Although you could argue that Corporate Social Responsibility (CSR) means many things to many people, there is no doubt that they were originally conceived as a way for businesses to have a positive impact on their employees, stakeholders, communities and the world.
While some notable businesses took their CSR goals to heart, sadly others only used it as a PR and reputation building opportunity, with very little action. When push came to shove they would always prioritise their bottom line over what was socially responsible.
So what is CSR?
Usually described as a company's commitment to carrying out their business in an ethical way, CSR ensures business processes are managed while taking account any social, economic and environmental impact and considering human rights.
Done correctly CSR can help improve performance, increase competitive advantage and build trust with customers and employees through positive brand image. It can also help achieve operational cost savings, by avoiding costs of wasted energy or unnecessary fees.
However, there is a danger when there is a lack of authenticity, as today customers and employees are speaking with their values as well as their wallets and will demand that they can trust what a business says is truth. Yes, they want the latest gadget and fashion, delivered quickly with first class customer service, but they want it with a clear conscience - consumers today care about what matters.
The benefits of CSR are well documented and include:
Greater ability to attract and retain talent - a business who prioritises CSR can find it leads to improved staff recruitment and retention. Businesses can use their values and principles as inspiration to attract the best talent and employees may be motivated to stay longer, thus reducing the costs and disruption of recruitment and retraining.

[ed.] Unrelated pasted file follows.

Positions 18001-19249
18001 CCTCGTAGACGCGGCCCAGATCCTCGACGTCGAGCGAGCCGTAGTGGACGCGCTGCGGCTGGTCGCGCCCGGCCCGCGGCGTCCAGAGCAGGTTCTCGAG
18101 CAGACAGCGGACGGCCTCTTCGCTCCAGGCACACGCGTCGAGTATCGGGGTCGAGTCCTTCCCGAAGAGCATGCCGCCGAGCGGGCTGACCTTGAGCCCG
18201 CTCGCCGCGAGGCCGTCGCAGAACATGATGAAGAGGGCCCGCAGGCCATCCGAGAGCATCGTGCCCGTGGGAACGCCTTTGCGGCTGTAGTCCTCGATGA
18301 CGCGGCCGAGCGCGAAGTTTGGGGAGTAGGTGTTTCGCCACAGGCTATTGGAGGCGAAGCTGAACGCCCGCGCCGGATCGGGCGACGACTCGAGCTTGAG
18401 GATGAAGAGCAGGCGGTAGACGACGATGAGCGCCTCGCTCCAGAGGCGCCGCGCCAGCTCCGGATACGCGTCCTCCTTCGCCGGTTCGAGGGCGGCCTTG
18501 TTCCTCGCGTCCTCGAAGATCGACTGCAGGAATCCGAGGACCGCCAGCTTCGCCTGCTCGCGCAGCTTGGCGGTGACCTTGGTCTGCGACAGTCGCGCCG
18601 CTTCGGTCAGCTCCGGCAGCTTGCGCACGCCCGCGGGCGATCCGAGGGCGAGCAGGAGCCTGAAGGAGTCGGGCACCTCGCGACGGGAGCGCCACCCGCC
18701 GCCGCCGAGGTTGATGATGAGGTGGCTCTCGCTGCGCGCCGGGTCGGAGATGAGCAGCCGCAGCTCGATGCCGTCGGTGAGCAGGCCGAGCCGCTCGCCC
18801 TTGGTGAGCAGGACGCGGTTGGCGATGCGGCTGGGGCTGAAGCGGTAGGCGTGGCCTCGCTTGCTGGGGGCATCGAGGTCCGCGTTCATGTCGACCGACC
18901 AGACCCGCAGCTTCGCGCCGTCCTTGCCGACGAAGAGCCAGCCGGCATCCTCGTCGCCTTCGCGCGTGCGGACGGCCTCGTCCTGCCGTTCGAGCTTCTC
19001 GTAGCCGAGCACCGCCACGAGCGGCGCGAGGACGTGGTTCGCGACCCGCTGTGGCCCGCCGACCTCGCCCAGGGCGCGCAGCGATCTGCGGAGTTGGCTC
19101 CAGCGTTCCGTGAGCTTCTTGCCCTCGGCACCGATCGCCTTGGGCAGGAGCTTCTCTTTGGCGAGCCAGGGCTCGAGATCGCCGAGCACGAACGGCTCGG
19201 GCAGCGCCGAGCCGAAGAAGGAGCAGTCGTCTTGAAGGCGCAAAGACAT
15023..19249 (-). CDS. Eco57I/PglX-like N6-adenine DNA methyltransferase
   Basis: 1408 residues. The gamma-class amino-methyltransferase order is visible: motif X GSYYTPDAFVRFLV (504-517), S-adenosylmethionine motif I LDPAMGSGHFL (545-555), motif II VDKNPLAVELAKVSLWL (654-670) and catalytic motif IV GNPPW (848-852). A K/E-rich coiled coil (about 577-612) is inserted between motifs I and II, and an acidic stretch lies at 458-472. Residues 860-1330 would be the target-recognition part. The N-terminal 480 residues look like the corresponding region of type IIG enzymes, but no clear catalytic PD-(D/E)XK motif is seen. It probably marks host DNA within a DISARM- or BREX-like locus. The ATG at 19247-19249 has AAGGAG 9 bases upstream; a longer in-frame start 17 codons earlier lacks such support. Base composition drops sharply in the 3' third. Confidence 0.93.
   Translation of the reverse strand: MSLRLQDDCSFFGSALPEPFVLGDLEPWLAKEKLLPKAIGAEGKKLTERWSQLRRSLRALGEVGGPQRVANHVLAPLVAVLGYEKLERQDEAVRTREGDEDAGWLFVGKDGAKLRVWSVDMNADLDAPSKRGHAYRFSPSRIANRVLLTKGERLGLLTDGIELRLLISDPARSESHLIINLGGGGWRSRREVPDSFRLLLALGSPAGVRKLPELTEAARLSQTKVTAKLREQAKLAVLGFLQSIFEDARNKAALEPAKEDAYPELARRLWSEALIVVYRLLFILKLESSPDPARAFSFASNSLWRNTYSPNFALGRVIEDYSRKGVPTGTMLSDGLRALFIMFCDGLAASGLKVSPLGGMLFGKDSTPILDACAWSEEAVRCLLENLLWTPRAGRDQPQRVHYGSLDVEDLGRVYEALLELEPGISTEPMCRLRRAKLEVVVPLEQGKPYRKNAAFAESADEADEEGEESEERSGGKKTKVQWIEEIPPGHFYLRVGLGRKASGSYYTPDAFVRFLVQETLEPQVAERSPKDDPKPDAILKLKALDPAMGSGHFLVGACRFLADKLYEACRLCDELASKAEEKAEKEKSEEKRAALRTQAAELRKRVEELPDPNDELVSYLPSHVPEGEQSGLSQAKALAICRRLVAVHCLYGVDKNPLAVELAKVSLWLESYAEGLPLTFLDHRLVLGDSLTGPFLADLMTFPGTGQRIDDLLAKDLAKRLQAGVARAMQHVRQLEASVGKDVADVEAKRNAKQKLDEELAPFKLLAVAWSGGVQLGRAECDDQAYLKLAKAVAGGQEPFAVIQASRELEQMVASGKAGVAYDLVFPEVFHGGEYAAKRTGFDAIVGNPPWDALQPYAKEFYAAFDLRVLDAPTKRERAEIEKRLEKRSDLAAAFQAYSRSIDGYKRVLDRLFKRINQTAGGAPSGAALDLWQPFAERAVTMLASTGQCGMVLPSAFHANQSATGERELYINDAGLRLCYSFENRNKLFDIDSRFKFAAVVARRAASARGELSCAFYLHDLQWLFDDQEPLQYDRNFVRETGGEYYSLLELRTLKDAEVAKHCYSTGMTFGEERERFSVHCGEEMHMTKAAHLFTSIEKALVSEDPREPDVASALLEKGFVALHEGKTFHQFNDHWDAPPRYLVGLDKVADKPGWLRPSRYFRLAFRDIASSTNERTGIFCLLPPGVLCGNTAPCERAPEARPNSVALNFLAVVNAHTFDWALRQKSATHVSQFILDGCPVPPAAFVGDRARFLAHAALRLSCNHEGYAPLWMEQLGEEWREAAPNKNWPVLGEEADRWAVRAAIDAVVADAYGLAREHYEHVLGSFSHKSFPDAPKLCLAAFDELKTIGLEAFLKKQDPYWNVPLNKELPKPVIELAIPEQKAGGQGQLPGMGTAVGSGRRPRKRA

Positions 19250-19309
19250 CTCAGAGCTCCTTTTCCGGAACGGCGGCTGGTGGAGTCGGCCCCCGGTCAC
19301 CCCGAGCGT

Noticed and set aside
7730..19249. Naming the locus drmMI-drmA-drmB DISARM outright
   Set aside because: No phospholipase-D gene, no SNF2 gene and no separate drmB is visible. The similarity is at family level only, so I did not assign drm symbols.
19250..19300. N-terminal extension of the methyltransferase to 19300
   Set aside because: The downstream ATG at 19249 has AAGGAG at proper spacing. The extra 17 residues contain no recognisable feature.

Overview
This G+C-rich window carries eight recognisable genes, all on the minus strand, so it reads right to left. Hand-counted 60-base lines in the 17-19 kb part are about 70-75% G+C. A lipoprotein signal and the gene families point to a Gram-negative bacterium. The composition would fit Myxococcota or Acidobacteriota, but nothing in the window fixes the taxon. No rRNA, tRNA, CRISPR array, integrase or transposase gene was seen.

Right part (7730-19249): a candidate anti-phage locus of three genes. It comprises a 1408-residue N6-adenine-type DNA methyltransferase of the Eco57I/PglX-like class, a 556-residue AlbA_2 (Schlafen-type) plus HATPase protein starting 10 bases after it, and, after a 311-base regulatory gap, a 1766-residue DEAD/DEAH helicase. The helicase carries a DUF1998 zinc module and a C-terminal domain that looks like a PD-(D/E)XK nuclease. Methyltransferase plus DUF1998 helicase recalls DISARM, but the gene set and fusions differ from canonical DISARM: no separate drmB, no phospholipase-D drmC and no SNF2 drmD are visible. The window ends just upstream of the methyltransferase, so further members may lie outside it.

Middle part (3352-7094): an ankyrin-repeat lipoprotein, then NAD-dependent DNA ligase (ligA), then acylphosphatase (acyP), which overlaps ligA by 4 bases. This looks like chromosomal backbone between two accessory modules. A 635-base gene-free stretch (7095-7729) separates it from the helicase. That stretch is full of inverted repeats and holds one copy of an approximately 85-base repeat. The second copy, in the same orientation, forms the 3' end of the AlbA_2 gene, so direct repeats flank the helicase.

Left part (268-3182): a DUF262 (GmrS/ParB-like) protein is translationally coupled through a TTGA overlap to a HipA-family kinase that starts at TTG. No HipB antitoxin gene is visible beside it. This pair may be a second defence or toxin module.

Positive business reputation - building a reputation as a responsible business can lead to competitive advantage and can attract positive media attention.
Increased sales and customer loyalty - businesses and consumers often favour suppliers who have responsible policies and a sustainable brand. Some customers don't just prefer to deal with responsible companies - they demand it.
Operational costs savings - by reducing resource use, waste and emissions, you can help the environment and save money too. With a few simple steps, you may be able to lower your utility bills and achieve savings for your business.
Easier access to capital - investors are more likely to back a reputable business with strong CSR policies.
It sounds easy but where do you start?
It sounds perfect, but what if you’re not a multinational with spare cash to invest in great CSR initiatives? Isn’t it too time consuming and too expensive? And where do you actually start?
Well the good news is that it doesn’t take huge invest or lots of time to make a real difference, policies can focus on:
Environmental management - focus on waste reduction and sustainability.
Responsible sourcing - choose your suppliers carefully, looking at their labour, health, safety and environmental practices.
Improvement of working standards and conditions - responsible business practices will often aim to do more than simply comply with the law.
Development of employee and community relations - sponsoring local events, taking part in charity initiatives, volunteering, contributing to educational and social programmes all benefit.
Consumers - fair and open business practices and good customer relations build brand loyalty.
Transparency - be clear in your actions and your words.
Monitoring - if something isn’t working be honest and make changes. Engage with employees, customers and stakeholders to see how you’re doing and most importantly, action any feedback.
Above all, it’s very clear that CSR is important to people and by taking it seriously and engaging in it, it can be good for your business and bad for those that don't.